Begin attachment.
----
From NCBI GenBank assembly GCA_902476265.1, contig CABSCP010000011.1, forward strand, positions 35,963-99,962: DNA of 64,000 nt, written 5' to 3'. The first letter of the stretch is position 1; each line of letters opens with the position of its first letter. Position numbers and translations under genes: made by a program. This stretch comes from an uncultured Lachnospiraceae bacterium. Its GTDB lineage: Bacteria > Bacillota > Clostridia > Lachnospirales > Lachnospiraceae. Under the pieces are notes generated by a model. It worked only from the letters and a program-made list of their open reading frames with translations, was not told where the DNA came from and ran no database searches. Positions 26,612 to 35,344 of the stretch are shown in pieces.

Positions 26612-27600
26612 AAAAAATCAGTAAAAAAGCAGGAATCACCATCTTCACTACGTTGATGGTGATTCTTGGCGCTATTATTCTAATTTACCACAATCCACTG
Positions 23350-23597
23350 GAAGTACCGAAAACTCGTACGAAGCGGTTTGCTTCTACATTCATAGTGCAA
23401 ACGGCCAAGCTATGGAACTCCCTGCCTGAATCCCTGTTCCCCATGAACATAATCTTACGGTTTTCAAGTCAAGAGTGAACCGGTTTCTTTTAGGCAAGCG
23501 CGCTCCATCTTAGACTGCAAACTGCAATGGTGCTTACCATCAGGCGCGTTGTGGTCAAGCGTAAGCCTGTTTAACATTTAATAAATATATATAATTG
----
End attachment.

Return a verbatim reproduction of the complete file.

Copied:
From NCBI GenBank assembly GCA_902476265.1, contig CABSCP010000011.1, forward strand, positions 35,963-99,962: DNA of 64,000 nt, written 5' to 3'. The first letter of the stretch is position 1; each line of letters opens with the position of its first letter. Position numbers and translations under genes: made by a program. This stretch comes from an uncultured Lachnospiraceae bacterium. Its GTDB lineage: Bacteria > Bacillota > Clostridia > Lachnospirales > Lachnospiraceae. Under the pieces are notes generated by a model. It worked only from the letters and a program-made list of their open reading frames with translations, was not told where the DNA came from and ran no database searches. Positions 26,612 to 35,344 of the stretch are shown in pieces.

Positions 26612-27600
26612 AAAAAATCAGTAAAAAAGCAGGAATCACCATCTTCACTACGTTGATGGTGATTCTTGGCGCTATTATTCTAATTTACCACAATCCACTG
Positions 23350-23597
23350 GAAGTACCGAAAACTCGTACGAAGCGGTTTGCTTCTACATTCATAGTGCAA
23401 ACGGCCAAGCTATGGAACTCCCTGCCTGAATCCCTGTTCCCCATGAACATAATCTTACGGTTTTCAAGTCAAGAGTGAACCGGTTTCTTTTAGGCAAGCG
23501 CGCTCCATCTTAGACTGCAAACTGCAATGGTGCTTACCATCAGGCGCGTTGTGGTCAAGCGTAAGCCTGTTTAACATTTAATAAATATATATAATTG